5. Let Your Guide Do His Job

“When hunting with a guide or a buddy, it’s really important to be honest about your abilities,” he says. “We’ve all been in the place where we’ve only killed one or two gobblers, so we understand if you’ve only killed one or two birds. If you’re not a good caller, we understand that, too, because there was a time when we weren’t good callers. There is no judgment. The problems come when folks misrepresent their abilities. Guides pattern hunts around what they are told, so if a client tells me that his shotgun or bow is sighted in, then I take him at his word. If clients say they know where to aim to kill a bird, then I trust they will aim where the neck meets the body. I’ve never been upset with a client for missing a bird, but it’s because they hadn’t patterned their shotgun then we should have taken some time before the hunt to do that. If I know they aren’t clear about where to aim on a gobbler we can work on that, too. But I remember blowing a hunt a number of years ago for a client who said he hunted turkeys all over the country. A boss gobbler and hen were in front of us and he was about to shoot the hen. Guides love to teach, so if you’re not sure about something then just ask. We’ll work on it with you for sure.”

The Expert: Gerry Bethge

Gerry Bethge turkey hunter
Gerry Bethge guided his daughter to this tom. Gerry Bethge

Over the past four decades, veteran turkey hunter Gerry Bethge has mentored dozens of young turkey hunters. His primary lesson is to never get ahead of yourselves.

6. Take Your Time

“When bird hunting, getting up on a point requires some hustle,” Bethge says. “But in the turkey woods, rushing oftentimes blows the move. I can’t think of too many situations that calls for a hunter to rush around. There is always plenty of time, way more than hunters might think. For example, if you’ve roosted a bird the night before a hunt then you know approximately where to go for your pre-dawn set up. Knowing that means you can enter the woods calmly and stealthily so the bird doesn’t sense you’re there. If you haven’t roosted a bird then moving slowly toward where you want to set up is equally important. Turkeys have keen eyesight and wary behavior, so if you’re rushing around, crashing through brush, and snaking through briars then they’re going to get nervous. Take your time, ease into the morning, and set up your position. Before you reposition, take a few extra moments to rule out that there are no birds in the area. If you see a few birds move away and rush to get ahead of them you may not realize that a different bird, probably a bigger one, too, is coming in. Take your time calling. Sometimes we get aggressive with hot birds, but most of the time turkey hunting is a quiet, patient, chess game. What’s the rush? If you don’t get him today you can hunt him tomorrow. And what’s so bad about that?”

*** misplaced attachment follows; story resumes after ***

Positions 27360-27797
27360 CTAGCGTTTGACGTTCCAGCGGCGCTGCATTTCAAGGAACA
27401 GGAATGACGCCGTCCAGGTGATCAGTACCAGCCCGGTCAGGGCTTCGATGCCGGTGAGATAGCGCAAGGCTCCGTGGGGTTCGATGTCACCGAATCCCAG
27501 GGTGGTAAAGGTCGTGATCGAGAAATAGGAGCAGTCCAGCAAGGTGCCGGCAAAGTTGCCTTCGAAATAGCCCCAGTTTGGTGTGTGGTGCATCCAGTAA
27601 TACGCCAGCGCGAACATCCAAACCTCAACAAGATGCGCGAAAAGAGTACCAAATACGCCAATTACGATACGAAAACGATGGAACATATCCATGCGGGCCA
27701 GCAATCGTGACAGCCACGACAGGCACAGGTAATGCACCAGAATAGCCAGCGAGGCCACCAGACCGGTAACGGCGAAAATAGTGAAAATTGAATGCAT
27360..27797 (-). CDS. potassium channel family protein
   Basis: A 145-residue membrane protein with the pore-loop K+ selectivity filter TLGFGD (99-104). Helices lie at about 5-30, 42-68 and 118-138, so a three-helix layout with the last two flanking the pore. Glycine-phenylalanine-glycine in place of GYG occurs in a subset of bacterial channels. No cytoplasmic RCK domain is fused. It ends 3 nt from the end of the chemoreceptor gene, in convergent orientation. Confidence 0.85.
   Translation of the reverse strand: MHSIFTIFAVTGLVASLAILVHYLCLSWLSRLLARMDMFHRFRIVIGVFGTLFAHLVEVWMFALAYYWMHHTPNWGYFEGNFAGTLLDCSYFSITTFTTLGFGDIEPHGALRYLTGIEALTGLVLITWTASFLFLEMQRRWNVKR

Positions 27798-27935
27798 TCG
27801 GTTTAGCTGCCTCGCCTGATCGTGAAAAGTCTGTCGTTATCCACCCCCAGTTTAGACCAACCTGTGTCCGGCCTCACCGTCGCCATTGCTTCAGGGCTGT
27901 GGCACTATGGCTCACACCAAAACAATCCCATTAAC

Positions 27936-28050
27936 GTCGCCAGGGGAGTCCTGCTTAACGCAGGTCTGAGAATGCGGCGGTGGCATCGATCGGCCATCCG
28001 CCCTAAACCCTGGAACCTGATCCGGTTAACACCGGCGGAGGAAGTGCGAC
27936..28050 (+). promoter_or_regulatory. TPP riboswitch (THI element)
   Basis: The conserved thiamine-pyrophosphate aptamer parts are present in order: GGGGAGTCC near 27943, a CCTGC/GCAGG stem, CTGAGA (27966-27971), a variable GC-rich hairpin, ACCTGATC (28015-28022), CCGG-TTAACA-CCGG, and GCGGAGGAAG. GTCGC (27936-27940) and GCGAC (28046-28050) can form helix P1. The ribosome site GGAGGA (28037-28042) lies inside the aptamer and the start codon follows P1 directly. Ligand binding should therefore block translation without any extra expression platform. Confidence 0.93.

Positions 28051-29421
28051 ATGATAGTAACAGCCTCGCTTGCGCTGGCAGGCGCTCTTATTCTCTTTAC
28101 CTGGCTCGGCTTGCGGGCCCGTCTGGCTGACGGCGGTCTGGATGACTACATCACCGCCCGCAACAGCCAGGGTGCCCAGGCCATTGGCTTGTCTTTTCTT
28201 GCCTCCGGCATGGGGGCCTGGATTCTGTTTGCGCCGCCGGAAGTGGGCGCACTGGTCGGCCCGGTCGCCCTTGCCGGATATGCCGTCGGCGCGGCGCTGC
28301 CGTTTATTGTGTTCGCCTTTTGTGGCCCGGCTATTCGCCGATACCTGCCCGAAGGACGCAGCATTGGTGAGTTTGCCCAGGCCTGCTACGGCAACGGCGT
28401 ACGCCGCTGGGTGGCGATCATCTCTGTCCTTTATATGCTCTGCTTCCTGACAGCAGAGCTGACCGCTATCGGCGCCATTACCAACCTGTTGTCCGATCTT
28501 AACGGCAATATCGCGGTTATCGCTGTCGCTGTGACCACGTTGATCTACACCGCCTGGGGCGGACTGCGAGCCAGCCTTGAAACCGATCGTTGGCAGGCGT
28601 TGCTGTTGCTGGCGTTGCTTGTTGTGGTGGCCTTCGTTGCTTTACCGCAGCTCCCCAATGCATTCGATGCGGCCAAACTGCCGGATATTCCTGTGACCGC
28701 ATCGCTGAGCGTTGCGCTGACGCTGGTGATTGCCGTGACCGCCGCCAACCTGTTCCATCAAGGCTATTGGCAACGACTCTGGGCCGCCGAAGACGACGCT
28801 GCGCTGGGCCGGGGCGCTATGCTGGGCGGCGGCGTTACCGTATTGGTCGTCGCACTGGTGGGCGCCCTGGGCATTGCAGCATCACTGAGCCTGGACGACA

The Expert: Stu Bristol

Stu Bristol turkey hunter
Stu Bristol with a nice longbeard. Stu Bristol

Stu Bristol, owner of Orion Guide Service based in Lyman, Maine, has been guiding turkey hunters in the Pine Tree State for more than 40 years. The Master Maine Guide and New England Turkey Hunting Hall of Famer says, “The turkey woods are very different from ordinary life.” When hunters enter the woods it’s important to leave ordinary life behind. One that spooks gobblers comes from glare, and that’s something that is a normal part of every day life.

7. Keep the Glare Down

“Glare is man-made and artificial, so they’re not used to seeing it,” Bristol says. “Glare comes from a lot of things we don’t think about in everyday life. Sometimes it’s the reflection of the sun bouncing off the lens of a pair of eyeglasses or sunglasses. Other times it is light hitting non-camouflaged shotgun barrels and receivers. Heck, if you pull out a tin of dip, the sun can bounce off the silver or gold color on the tin’s lid. Glare can come from belt buckles, the crystal of a watch, or the face of a cell phone.”

8. Same Goes for Glaring Behavior

“Glaring behavior comes about from non-thinking behavior,” Bristol says. “Sometimes it’s because we’re excited, other times we are tired, or still other times we’re just not using our head. Slamming a car door near roosted birds is glaring behavior. Turning on a flashlight in the woods is also glaring. The one that takes the cake happened a few years ago. Turns out a client forgot to turn off the ringer on his cell phone. We were just about to seal the deal on a three-year old bird that was coming in hot and heavy. His buddy called to see how his hunt was going and the dang phone rang. It didn’t surprise me that the bird blew out. Needless to say, I require my clients leave their phones in my truck. Pay attention to the visual glare and glaring behavior and you’ll kill more birds.”